Keywords: Depression, insomnia, parkinson's disease, non motor symptoms

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5 Correlation between Sleeping Disturbance and Academic Achievement in University Female Students

Authors: Amel Fayed, Shaden AlSubaih, Nouf Al-Qahtani, Asmaa Gosty, Asma Aljuhaimi


Introduction: Sleep difficulties are vastly predominant among adults and affect different aspects of their life. Many literatures found out that females are more liable to suffer from sleeping problems. College students are typical example of people dealing with daily pressure and stress to fulfill the daily tasks and responsibilities. In addition to their ultimate goal of achieving excellent academic records which require their full concentration and effort. Consequently, many of them start complaining of sleep deprivations which can undesirably affect their academic achievements. This study was aiming to investigate how prevalent is sleeping disorders among different colleges in the university and its relation their academic achievements. Methods: A cross-sectional study of female university students at Princess Norah Bint Abdulrahman University using self-administered questionnaire was conducted. Insomnia Severity Index (ISI) was used to assess different grades of insomnia. Students were requested to answer the questions evaluating their sleeping habits over the last two weeks. Participants reported their latest Grade Point Average (GPA). According to ISI, insomnia severity is reported as ‘No clinically significant’, ‘Subthreshold ‘,’ Clinical moderate insomnia’ and ‘Clinical severe’. Results: In the current study, 228 students participated; 172(75.4%) from medical colleges and 56 (24.6%) from non-medical colleges. About 80% of them claimed to have never taken any medications to help them sleep while only three students confirmed their regular use of sleep-inducing medications. About 16% of the students drink milk or other hot drinks to help them fall asleep. None of the students was suspected of having obstructive sleep apnea or apparent psychiatric disorder. According to ISI, 182 (79.8%) students suffered from subthreshold insomnia, 37 (16.2%) had clinical insomnia (moderate severity) and 9 (3.9%) of students had sleeping problems of non-clinically significance level. However, none of students was found to have severe clinical insomnia. Clinical moderate insomnia was reported in 15.1% of medical students and 19.6% of non-medical students. Moreover, about 82% of medical students suffered from subthreshold insomnia compared to 73.2% of non-medical students. This difference was not statistically significant (P=0.24). About 63% of medical students and 48% of non-medical students believed that high percentage of their colleagues are suffering from insomnias (p-value 0.08) The association between GPA and insomnia revealed that; 19.5% of low GPA group compared to 9.3% of high GPA group had clinical moderate insomnia. This association was not statistically significant (p=0.15). The correlation between the GPA and the ISI score was negative but not conclusive (r=-0.08, p-value = 0.29). More than 92% of all students agreed that sleeping problems affect their academic achievement to varying degrees. Conclusion: our results suggest that insomnia is commonly prevalent among female university students and might affect the students’ achievement. This study provides preliminary data about the quality of sleep among medical and non-medical university students which may be used to promote the healthy sleeping habits among female students.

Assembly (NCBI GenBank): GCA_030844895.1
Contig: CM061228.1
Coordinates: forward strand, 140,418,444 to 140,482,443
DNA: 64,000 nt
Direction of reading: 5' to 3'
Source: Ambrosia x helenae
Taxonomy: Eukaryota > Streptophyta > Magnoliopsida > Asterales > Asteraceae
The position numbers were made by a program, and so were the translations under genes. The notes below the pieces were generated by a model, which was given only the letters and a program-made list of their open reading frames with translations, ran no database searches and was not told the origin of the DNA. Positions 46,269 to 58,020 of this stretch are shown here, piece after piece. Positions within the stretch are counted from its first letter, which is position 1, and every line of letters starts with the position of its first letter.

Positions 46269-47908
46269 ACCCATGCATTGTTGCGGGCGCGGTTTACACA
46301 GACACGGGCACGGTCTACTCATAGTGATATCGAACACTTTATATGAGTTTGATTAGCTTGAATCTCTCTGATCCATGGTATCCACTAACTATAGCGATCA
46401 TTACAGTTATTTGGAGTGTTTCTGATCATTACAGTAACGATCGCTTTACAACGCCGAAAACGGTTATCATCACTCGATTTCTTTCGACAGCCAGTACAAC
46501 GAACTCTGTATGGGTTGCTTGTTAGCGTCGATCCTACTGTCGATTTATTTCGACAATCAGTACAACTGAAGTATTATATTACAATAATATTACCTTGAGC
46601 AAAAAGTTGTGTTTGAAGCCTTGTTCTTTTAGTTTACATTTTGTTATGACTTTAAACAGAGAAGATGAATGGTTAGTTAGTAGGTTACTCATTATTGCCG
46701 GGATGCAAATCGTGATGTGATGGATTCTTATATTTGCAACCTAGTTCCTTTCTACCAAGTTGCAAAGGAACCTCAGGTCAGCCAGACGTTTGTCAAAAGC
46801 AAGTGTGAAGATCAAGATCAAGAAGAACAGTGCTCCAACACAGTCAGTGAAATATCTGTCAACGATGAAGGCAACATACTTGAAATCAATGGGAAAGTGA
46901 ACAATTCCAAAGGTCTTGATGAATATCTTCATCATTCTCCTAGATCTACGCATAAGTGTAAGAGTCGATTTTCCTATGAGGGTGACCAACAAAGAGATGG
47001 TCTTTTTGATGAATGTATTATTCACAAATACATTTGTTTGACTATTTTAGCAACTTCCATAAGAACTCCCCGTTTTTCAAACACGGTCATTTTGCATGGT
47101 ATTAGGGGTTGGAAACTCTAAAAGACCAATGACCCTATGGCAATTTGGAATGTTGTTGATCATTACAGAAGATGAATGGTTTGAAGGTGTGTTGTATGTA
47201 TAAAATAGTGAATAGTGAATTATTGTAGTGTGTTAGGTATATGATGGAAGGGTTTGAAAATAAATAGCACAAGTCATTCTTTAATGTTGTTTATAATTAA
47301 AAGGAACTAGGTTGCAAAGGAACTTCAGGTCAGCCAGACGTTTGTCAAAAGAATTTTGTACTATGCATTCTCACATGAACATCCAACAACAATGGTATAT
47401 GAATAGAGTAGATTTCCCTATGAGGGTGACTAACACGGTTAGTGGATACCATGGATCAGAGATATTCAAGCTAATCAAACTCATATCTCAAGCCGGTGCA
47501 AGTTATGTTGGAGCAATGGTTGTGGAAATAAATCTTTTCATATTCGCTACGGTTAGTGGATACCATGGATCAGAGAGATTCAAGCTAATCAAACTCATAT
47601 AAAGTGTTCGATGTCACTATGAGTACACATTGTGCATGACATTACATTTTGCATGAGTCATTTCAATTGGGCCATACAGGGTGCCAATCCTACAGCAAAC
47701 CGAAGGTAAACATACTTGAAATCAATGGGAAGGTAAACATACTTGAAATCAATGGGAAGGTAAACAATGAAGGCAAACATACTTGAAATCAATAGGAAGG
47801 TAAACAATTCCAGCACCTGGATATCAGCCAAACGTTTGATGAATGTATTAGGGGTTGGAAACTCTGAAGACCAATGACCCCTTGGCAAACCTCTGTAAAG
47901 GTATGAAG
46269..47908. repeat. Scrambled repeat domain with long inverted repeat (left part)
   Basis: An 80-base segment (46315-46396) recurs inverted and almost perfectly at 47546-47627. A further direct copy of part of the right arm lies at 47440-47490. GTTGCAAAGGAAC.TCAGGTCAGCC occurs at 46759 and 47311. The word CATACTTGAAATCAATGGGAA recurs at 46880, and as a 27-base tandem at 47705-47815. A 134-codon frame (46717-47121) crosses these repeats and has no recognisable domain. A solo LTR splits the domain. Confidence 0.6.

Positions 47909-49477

Keywords: Academic Achievement, insomnia, females, university student

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4 Prevalence of Shift Work Disorders among Mongolian Nurses

Authors: Davaakhuu Vandannyam, Amarsaikhan Dashtseren, Oyungoo Badamdorj